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Low Turnouts Prompt L.A. to Consider Offering Prizes to Vote

Alarmed that fewer than one-fourth of voters are showing up for municipal elections, the Los Angeles Ethics Commission voted Thursday to recommend that the City Council look at using cash prizes to lure a greater number of people to the polls.

By David Zahniser


Alarmed that fewer than one-fourth of voters are showing up for municipal elections, the Los Angeles Ethics Commission voted Thursday to recommend that the City Council look at using cash prizes to lure a greater number of people to the polls.


On a 3-0 vote, the panel said it wanted City Council President Herb Wesson's Rules, Elections and Intergovernmental Relations Committee to seriously consider the use of financial incentives and a random drawing during its elections, possibly as soon as next year.


Depending on the source of city funds, the idea could require a ballot measure. Commissioners said they were unsure how big the prizes should be or how many should be offered, saying a pilot program should first be used to test the concept.


"Maybe it's $25,000 maybe it's $50,000," said Commission President Nathan Hochman. "That's where the pilot program comes in -- to figure out what ... number and amount of prizes would actually get people to the voting box."


Only 23% percent of registered voters cast ballots in last year's mayoral election, prompting suggested solutions from an array of civic leaders. On Tuesday, turnout in a special school board election fell below 10%, according to preliminary numbers.


The idea of an election day lottery came up Thursday during an appearance by Wesson before the commission. During that discussion, Hochman suggested that surplus matching funds -- money provided to candidates who agree to certain spending restrictions -- could cover the cost of election day prizes.


That dialogue with Wesson, Hochman said, spurred the commission to act a few hours later.


"When I heard that he really wants to consider this, and was enthused and excited about this out-of-the-box idea, I thought, 'Let's get an action item before his committee,'" Hochman said.


Wesson said he was indeed intrigued by the idea of a drawing or lottery but would first want to hear what neighborhood councils, his colleagues and assorted "legal beagles" think about the idea.


"I can't wait to have this conversation," he said. "But don't get me wrong. Don't think I'm going to run around being the poster child" for the proposal.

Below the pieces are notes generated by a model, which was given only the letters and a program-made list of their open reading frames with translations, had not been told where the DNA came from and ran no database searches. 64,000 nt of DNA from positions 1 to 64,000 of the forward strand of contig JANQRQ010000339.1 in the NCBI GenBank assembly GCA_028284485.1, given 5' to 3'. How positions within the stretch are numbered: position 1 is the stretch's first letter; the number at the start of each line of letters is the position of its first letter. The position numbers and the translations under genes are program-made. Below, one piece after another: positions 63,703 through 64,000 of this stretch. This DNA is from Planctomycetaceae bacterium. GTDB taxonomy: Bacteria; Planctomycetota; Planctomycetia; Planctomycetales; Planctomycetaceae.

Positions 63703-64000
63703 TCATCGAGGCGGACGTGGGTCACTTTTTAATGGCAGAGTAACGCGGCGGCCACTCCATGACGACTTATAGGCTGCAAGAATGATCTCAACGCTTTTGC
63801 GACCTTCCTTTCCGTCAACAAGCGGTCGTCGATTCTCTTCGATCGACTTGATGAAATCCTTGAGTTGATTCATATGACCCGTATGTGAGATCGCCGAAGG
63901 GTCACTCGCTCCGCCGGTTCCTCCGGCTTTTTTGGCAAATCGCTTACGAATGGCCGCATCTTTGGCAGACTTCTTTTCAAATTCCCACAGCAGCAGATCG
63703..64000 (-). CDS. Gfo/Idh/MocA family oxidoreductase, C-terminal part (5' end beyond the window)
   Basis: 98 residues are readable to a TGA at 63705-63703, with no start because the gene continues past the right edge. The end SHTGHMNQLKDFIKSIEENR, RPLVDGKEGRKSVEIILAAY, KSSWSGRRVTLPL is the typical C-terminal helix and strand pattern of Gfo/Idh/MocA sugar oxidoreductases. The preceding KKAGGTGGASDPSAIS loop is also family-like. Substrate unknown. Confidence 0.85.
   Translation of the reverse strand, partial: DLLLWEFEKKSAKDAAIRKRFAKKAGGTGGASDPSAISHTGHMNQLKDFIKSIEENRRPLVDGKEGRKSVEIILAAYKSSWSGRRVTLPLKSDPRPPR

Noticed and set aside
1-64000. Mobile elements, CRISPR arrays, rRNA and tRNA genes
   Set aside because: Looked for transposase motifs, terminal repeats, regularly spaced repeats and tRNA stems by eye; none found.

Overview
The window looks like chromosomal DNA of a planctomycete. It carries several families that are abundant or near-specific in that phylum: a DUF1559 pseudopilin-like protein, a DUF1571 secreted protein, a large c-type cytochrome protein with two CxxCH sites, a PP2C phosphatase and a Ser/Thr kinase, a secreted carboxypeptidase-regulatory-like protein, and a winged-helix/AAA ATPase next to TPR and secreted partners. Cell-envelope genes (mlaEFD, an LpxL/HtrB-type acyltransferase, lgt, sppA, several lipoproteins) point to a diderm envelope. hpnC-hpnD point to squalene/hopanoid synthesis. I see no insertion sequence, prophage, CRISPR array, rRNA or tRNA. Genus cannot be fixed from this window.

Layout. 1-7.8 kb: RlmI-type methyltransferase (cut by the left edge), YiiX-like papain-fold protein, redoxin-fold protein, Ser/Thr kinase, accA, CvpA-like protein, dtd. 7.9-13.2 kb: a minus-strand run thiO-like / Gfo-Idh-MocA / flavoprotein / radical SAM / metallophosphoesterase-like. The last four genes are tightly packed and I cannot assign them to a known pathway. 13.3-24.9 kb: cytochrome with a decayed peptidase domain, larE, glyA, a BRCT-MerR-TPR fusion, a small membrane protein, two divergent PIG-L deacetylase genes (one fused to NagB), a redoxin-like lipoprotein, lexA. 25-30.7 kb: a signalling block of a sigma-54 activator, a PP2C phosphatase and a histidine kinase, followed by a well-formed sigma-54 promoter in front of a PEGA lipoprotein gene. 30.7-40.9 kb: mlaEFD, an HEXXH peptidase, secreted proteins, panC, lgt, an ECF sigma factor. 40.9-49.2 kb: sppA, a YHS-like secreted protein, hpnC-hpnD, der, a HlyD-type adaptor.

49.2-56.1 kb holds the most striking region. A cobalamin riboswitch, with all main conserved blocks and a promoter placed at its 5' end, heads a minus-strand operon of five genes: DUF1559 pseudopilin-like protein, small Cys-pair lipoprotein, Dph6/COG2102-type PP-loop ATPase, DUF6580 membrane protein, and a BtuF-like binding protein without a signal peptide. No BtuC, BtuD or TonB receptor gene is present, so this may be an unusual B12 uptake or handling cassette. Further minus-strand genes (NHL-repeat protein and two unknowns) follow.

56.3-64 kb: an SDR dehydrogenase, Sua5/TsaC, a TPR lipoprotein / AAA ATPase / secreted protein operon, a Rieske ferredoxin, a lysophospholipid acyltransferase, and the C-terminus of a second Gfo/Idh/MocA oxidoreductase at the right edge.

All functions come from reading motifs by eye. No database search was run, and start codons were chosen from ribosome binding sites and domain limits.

The commission's vote comes as Los Angeles political leaders examine various proposals for getting more people to the polls. A citizen commission formed by Wesson and Mayor Eric Garcetti recommended two months ago that the city boost turnout by moving from odd- to even-numbered election years.


The LA 2020 Commission, another panel convened by Wesson, offered a similar recommendation in April.


Still, a move to even-numbered years could take several years, since it would likely require turning over the city's election operations to the Los Angeles County registrar-recorder/clerk. The changeover won't be possible until the county adopts a new voting system, city officials said.


Ethics Commissioner Jessica Levinson, an attorney and professor at Loyola Law School, said the city should not have to wait until the end of the decade to take steps to improve voter participation. "We have turnout in citywide elections in the high teens and low 20s and I think that's pretty dismal," she said.


Federal law prohibits people from accepting payment in exchange for voting. But Levinson, who voted to pursue the lottery concept, contends that statute would not apply in an election where there are no federal positions on the ballot.


California law prohibits people from using money or gifts to ensure that voters cast ballots for any particular person or measure. Money also cannot be used to keep people from voting in a particular election, according to information provided by the secretary of state's office.


Hochman said an election day lottery would simply require that people enter the voting booth -- not cast a particular vote.


"If they truly think there are no good candidates, we're not going to force them" to choose one, he said. "What the studies have shown is, if you get people to the voting booths and they're being incentivized to be there ... over time they will vote for someone."


(c)2014 the Los Angeles Times

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